Green-veined White Pieridae

Pieris napi (Linnaeus, 1758)

Description: Wingspan 40-52mm. This is an extremely variable butterfly, but general characteristics should mean most specimens can be identified. Adults have black tips to the forewings. The underside of the hindwing is pale yellow with the veins prominently lined with diffuse green mottling. On some specimens this mottling can be seen from the upperside. Adults of both sexes of the summer brood are darker than their first brood counterparts. Females are more prominently marked and darker than males.

Similar Species: Very similar to the Small White. It is separable from that species by the green mottling to the veins on the underside of the hindwing. The extent of the black mark on the apex of the forewing differs, with that in the Green-veined White being as extensive on the costal as on the side margin. The female Orange Tip is also similar but the green mottling on the underside of the hindwing is more extensive and not confined to the veins.

Key Identification Features:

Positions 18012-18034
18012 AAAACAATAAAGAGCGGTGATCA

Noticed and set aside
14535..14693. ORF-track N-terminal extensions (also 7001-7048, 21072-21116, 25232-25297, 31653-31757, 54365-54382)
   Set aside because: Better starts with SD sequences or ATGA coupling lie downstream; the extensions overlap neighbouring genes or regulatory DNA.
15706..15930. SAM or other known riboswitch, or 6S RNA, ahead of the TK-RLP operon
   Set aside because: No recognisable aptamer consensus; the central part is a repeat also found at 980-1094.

Sets:  male upperside female underside

Flight Period: Adults have been recorded in all months between March and October. There are two broods each year. The spring brood peaks in late April and early May and the summer brood in late July and early August. The flight period of the two broods overlaps in late June/early July.

Status: This is probably the commonest butterfly in N. Ireland. Certainly away from urban areas it is the commonest white in N. Ireland. It is found everywhere in open habitats and open woodlands especially wet grassland up to 300m. It is absent from only the highest ground and most urbanised areas. It is a non-migratory species.

Ecology: Green-veined Whites inhabit loose colonies in grassland and open habitats. The adults stay within habitat but colonies mingle. Males fly within habitat searching for females. There is usually a courtship chase prior to mating. The females lay eggs on the young leaves of the foodplant which is most commonly Cuckoo-flower Cardamine pratensis but other wild crucifers are occasionally used. Adults feed frequently on flowers including Cuckoo-flower, Knapweed Centaurea nigra and Bramble Rubus fruticosus. The pupa is the overwintering stage.

World Distribution: This is an extremely widespread butterfly, found throughout Europe, NW Africa, Asia between 40 and 70N and N. America. The specific status of some populations are disputed.

Bradley & Fletcher number: 1551 Agassiz number: 58.008

Additional information:

UK Butterflies account

Caterpillar: 

 Thompson, R. S. & Nelson, B., 2003 (Oct 2). [In] The Butterflies and Moths of Northern Ireland
http://www.ulstermuseum.org.uk/lepidoptera/species.asp?item=5525

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